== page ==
Franchising · 21 October 2019

How to contend with new cookie rules

digital accounting

Even huge multi-nationals with large privacy teams struggle with the European rules around cookies for SMEs, it’s a veritable minefield. There are so many questions to contend with: do you need a pop-up, how should it look, what precisely do you need opt-in consent for? it’s far from straightforward.

Looking through examples on the internet can make it even more confusing for SMEs since there are so many different versions and approaches being used. Whilst it might be tempting to simply copy what you see elsewhere; many just arent compliant.

Beware the regulators…

Regulators will be clamping down in this area, so it is important for you to know what changes have come about and the practical steps you need to take in order to avoid enforcement action.

What’s changed?

The UK Information Commissioner’s Office (ICO) published its updated?guidance on cookies in July 2019 and many other data protection authorities across Europe have been doing the same.

The guidance isnt really that surprising to privacy practitioners. The laws on cookies have actually been in place since 2002 and GDPR, which also applies given cookies involve the processing of personal data, has been in force for over a year.

You then need consent for the use of all non-essential cookies. This consent must be obtained beforethe cookies are installed. Similarly, there also needs to be a clear ability to reject the cookies and turn them off later.

However, because there hadnt been specific guidance on what the regulators expected from companies and because the old cookie laws have been under review recently, many companies had taken a wait and see? approach rather than making significant changes to their cookie strategy and approach.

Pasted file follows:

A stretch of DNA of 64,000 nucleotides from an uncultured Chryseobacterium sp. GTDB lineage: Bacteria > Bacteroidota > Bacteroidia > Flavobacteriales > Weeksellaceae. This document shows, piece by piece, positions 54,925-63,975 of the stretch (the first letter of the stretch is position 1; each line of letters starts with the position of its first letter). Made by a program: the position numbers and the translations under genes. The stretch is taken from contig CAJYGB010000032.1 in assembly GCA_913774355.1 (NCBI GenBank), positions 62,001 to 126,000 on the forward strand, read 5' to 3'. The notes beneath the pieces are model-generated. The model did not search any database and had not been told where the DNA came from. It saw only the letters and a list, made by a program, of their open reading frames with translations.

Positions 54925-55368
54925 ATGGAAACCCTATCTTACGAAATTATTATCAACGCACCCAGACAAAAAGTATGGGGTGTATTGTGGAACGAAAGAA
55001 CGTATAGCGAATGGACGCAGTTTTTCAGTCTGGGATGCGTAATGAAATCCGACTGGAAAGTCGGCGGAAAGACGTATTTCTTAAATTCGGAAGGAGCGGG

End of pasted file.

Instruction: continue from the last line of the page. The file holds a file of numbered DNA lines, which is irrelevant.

What’re the rules?

Such an approach is now far riskier, as the regulator has made its position very clear.

These rules apply now, and whilst some countries have given companies a transition period to comply with their new guidance (notably, France), the UK hasn’t since it views the guidance really as just clarifying what the law has been for some time.

What do I need to do?

Don’t get muddled, get ‘cookie’ smart!
There are several components to compliance. First, you need to tell people you are using cookies, the types and purposes. The common way of doing this is to have a pop-up saying cookies are being used and linking to a cookie policy or privacy policy where the relevant information is included.

You then need consent for the use of all non-essential cookies. This consent must be obtained beforethe cookies are installed. Similarly, there also needs to be a clear ability to reject the cookies and turn them off later.


 
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ABOUT THE EXPERT

Elle is a partner at Reed Smith's London base. She is widely recognised as a leading practitioner in digital and data law. Her clients range from the biggest international household names to disrupters and tech entrepreneurs. She has a deep knowledge of the consumer brands, ecommerce, technology and media sectors in particular, helping clients to navigate compliance and commercial issues in order to innovate and succeed.

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